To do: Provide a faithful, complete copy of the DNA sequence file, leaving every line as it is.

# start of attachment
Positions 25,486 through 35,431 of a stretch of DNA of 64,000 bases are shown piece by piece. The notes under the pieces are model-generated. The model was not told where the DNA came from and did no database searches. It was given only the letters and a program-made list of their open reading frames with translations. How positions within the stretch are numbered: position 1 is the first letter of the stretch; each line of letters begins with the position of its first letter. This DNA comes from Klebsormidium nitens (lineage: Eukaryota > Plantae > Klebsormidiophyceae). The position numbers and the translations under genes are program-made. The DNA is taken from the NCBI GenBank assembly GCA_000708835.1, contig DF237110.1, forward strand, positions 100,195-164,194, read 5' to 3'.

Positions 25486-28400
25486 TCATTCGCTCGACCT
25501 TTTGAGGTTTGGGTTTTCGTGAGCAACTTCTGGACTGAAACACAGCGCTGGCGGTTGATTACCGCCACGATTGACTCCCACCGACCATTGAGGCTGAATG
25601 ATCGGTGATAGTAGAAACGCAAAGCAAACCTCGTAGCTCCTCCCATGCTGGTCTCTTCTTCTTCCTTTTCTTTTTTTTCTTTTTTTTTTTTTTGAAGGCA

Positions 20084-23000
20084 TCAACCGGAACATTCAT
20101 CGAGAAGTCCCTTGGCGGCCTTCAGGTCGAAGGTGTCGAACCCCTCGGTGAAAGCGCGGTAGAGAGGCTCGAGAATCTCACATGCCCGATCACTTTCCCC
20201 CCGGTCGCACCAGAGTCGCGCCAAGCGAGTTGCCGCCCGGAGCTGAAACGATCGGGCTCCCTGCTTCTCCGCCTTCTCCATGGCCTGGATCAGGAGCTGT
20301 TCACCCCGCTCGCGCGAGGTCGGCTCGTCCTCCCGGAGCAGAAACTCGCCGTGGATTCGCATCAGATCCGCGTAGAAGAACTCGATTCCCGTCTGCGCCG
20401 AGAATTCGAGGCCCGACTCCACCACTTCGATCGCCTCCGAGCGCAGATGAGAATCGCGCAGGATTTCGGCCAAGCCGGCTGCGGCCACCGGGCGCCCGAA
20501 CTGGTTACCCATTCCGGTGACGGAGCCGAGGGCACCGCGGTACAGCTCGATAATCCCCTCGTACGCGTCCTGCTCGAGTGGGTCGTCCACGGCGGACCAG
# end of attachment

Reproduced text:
Positions 25,486 through 35,431 of a stretch of DNA of 64,000 bases are shown piece by piece. The notes under the pieces are model-generated. The model was not told where the DNA came from and did no database searches. It was given only the letters and a program-made list of their open reading frames with translations. How positions within the stretch are numbered: position 1 is the first letter of the stretch; each line of letters begins with the position of its first letter. This DNA comes from Klebsormidium nitens (lineage: Eukaryota > Plantae > Klebsormidiophyceae). The position numbers and the translations under genes are program-made. The DNA is taken from the NCBI GenBank assembly GCA_000708835.1, contig DF237110.1, forward strand, positions 100,195-164,194, read 5' to 3'.

Positions 25486-28400
25486 TCATTCGCTCGACCT
25501 TTTGAGGTTTGGGTTTTCGTGAGCAACTTCTGGACTGAAACACAGCGCTGGCGGTTGATTACCGCCACGATTGACTCCCACCGACCATTGAGGCTGAATG
25601 ATCGGTGATAGTAGAAACGCAAAGCAAACCTCGTAGCTCCTCCCATGCTGGTCTCTTCTTCTTCCTTTTCTTTTTTTTCTTTTTTTTTTTTTTGAAGGCA

Positions 20084-23000
20084 TCAACCGGAACATTCAT
20101 CGAGAAGTCCCTTGGCGGCCTTCAGGTCGAAGGTGTCGAACCCCTCGGTGAAAGCGCGGTAGAGAGGCTCGAGAATCTCACATGCCCGATCACTTTCCCC
20201 CCGGTCGCACCAGAGTCGCGCCAAGCGAGTTGCCGCCCGGAGCTGAAACGATCGGGCTCCCTGCTTCTCCGCCTTCTCCATGGCCTGGATCAGGAGCTGT
20301 TCACCCCGCTCGCGCGAGGTCGGCTCGTCCTCCCGGAGCAGAAACTCGCCGTGGATTCGCATCAGATCCGCGTAGAAGAACTCGATTCCCGTCTGCGCCG
20401 AGAATTCGAGGCCCGACTCCACCACTTCGATCGCCTCCGAGCGCAGATGAGAATCGCGCAGGATTTCGGCCAAGCCGGCTGCGGCCACCGGGCGCCCGAA
20501 CTGGTTACCCATTCCGGTGACGGAGCCGAGGGCACCGCGGTACAGCTCGATAATCCCCTCGTACGCGTCCTGCTCGAGTGGGTCGTCCACGGCGGACCAG